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Permission to Bribe

October 9, 2021 pm31 3:46 pm

Eric Adams will be the next mayor of New York City. I would cite opinion polls, but the pollsters aren’t bothering. It’s that clear. Predictit has him at 98¢ to win 2¢. Why is there any money at all against him? Maybe some calamity, some horrible scandal, is possible. But it’s at the point where – if a story broke saying that he had molested chickens – voters would say “Ewww! Groooosss! – But Sliwa? I’ll still vote for Adams.” In fact, if there were polling, it would probably show Adams leading among every demographic group, in all four major boroughs, and among every subgroup except, perhaps, chicken molesters and unvaccinated Trump supporters.

Is there any doubt that Eric Adams will be our next mayor? No. None.

And the whole world has endorsed him, right? Almost. But not quite.

DC37 has. And PEF. And TWU 100 (bus and subway). But other unions are missing. The teachers union, the United Federation of Teachers (UFT) is missing. We’ll get back to that.

Lots of politicians have. And more politicians have not. No progressives, as far as I can tell, have signed on. My State Senator, Jamaal Bailey, mainstream, has. The neighboring State Senators, Biaggi and Rivera, have not. Diane Savino, last IDC republican-posing-as-a-democrat still standing, er, sitting – has. Andrew Yang – has. Bill de Blasio – has. Andrew Cuomo, disgraced and corrupt former governor – has.

Mulgrew got “No Vote for Adams” right, and everything else wrong

The UFT leadership made a mess during the primary. They could not figure out ranked choice voting. They did not consider Kathryn Garcia a serious candidate. And when Scott Stringer imploded, the leadership was unable to think on its feet. This will go down as perhaps the worst UFT mayoral campaign ever – and given how poorly the UFT has performed in the past – that’s bad.

But one thing the leadership got right was absolute opposition to Eric Adams, and to his former opponent, and today supporter, Andrew Yang.

Eric Adams was a one-time Republican. He is socially conservative. He supports businesses over working people. He supports big real estate interests over small landlords and tenants. And – and this matters for public school teachers – he is a major supporter of charter schools. The UFT position – “Not Adams” – was a good one.

But Adams won. A better ranked-choice strategy may have helped defeat him. Maya Wiley was a viable candidate. But Adams won. So what now?

Option 1 – talk to Eric Adams like a grown up

Option 1: Talk to Adams. We didn’t support him, but we will work with him, and despite our differences we believe we will find many areas of agreement, and we will find ways to work together where we don’t agree, including negotiations and compromise as necessary.

Option 1 is sensible.

Option 2 – grovel

Option 2: Endorse Adams. That is what Michael Mulgrew wants. This is what the Unity leadership of the UFT is pushing. And they always get what they want. (Except this spring when Mulgrew behaved like a smug annoying middle schooler at the Delegate Assembly, pissed off the delegates, and lost a full slate of endorsements. Expect him to be on best behavior this time.)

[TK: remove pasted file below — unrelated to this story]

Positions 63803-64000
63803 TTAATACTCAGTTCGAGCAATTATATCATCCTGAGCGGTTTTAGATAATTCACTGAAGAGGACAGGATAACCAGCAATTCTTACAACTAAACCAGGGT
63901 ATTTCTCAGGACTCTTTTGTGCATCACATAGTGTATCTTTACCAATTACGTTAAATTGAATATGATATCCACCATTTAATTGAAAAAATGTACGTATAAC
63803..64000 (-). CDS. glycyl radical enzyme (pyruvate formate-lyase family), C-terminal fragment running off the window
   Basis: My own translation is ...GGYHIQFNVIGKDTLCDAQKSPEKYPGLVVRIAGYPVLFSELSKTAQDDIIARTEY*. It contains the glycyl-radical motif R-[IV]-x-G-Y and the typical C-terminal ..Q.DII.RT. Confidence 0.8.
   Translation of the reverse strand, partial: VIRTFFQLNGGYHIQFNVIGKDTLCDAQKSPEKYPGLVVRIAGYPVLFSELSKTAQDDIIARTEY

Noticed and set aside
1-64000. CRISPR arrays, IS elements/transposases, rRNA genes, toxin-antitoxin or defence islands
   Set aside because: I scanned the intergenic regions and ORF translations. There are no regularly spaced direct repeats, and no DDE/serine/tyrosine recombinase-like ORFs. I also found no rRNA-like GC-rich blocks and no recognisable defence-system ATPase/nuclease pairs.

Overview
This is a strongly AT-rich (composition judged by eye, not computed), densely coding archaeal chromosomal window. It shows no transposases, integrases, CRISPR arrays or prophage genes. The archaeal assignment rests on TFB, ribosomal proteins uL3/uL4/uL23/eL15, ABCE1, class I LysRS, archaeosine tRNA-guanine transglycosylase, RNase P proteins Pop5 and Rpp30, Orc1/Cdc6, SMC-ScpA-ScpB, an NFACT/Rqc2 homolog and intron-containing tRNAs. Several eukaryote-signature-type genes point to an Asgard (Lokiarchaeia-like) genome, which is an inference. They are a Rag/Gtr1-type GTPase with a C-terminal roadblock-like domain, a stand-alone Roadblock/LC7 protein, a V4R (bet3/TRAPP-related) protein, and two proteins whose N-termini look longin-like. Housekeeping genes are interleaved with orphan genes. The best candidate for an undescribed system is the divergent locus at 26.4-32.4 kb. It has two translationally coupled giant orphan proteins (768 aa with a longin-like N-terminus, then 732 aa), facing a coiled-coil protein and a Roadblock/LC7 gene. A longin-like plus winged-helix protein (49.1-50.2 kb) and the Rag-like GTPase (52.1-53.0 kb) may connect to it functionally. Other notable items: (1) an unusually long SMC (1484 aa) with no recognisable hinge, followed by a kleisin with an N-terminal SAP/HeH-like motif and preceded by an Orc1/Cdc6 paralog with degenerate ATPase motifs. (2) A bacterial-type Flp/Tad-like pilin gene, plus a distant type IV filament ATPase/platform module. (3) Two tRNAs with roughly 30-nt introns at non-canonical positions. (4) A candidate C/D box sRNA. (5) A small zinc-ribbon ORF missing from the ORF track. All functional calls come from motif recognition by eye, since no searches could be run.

What are the effects of a UFT endorsement? And why not just go with Option 1 – having a sensible conversation with Adams?

Disadvantages of Endorsing Eric Adams

  • It makes the UFT look 2-faced in front of our membership
  • It makes it seem that the UFT leadership does not take the threat posed by charter schools seriously
  • One more (see bottom)

Advantages of Endorsing Eric Adams

  • Publicity. Public fawning over Adams might win him over to like us. (Yeah, right)
  • Phone banks. UFT volunteers could phone bank at UFT offices, and eat UFT snacks, while taking a slam dunk campaign and getting maybe no one extra to vote for Adams. But like a student, we would be keen to show how hard we are trying. And public fawning over Adams….
  • Money. Without an endorsement, COPE, the UFT’s political action fund, cannot give Adams money. With an endorsement, they can. And they will.

Let’s talk about money. Adams is refusing matching funds. His coffers are overflowing. Why? Lots of endorsements. Why else? Lots of endorsements from rich and powerful donors with deep pockets. Hedge funds? The Real Estate Board? Other people who are Not Teachers Friends?

UFT money won’t put Adams over the top. He doesn’t need it. The lack of UFT money won’t hurt Adams’ campaign. He doesn’t need it. UFT money will be a gesture. Maybe handing Adams some cash will make him like us? (Yeah, right)

Now, I need some help here. When a campaign has more cash than it needs, there is surplus. I think – but I’m not sure – that candidates hold that money for their next campaign. I think that Adams supporter Andrew C____ was being looked at for using that money as a private slush fund – maybe to employ friends? perhaps paying some defense costs? Or promoting a book? I found a list of what excess cash can be used for:

But here’s the bottom line – giving money to Adams that won’t make a difference for this campaign, that he doesn’t need for this campaign – that’s cash in pocket. It’s a pathetic attempt at a bribe. And asking delegates to the UFT Delegate Assembly to endorse Adams this Wednesday, October 13 – when Adams has no need of the endorsement – that’s asking us for permission to attempt to bribe the candidate.

One More Disadvantage of Endorsing Eric Adams

  • A bribe is insulting. A tiny bribe is insulting. Thinking it will buy anything but contempt is naïve. Instead of treating us as formidable partners in education, Adams will likely regard us as weak, detestable mutts.

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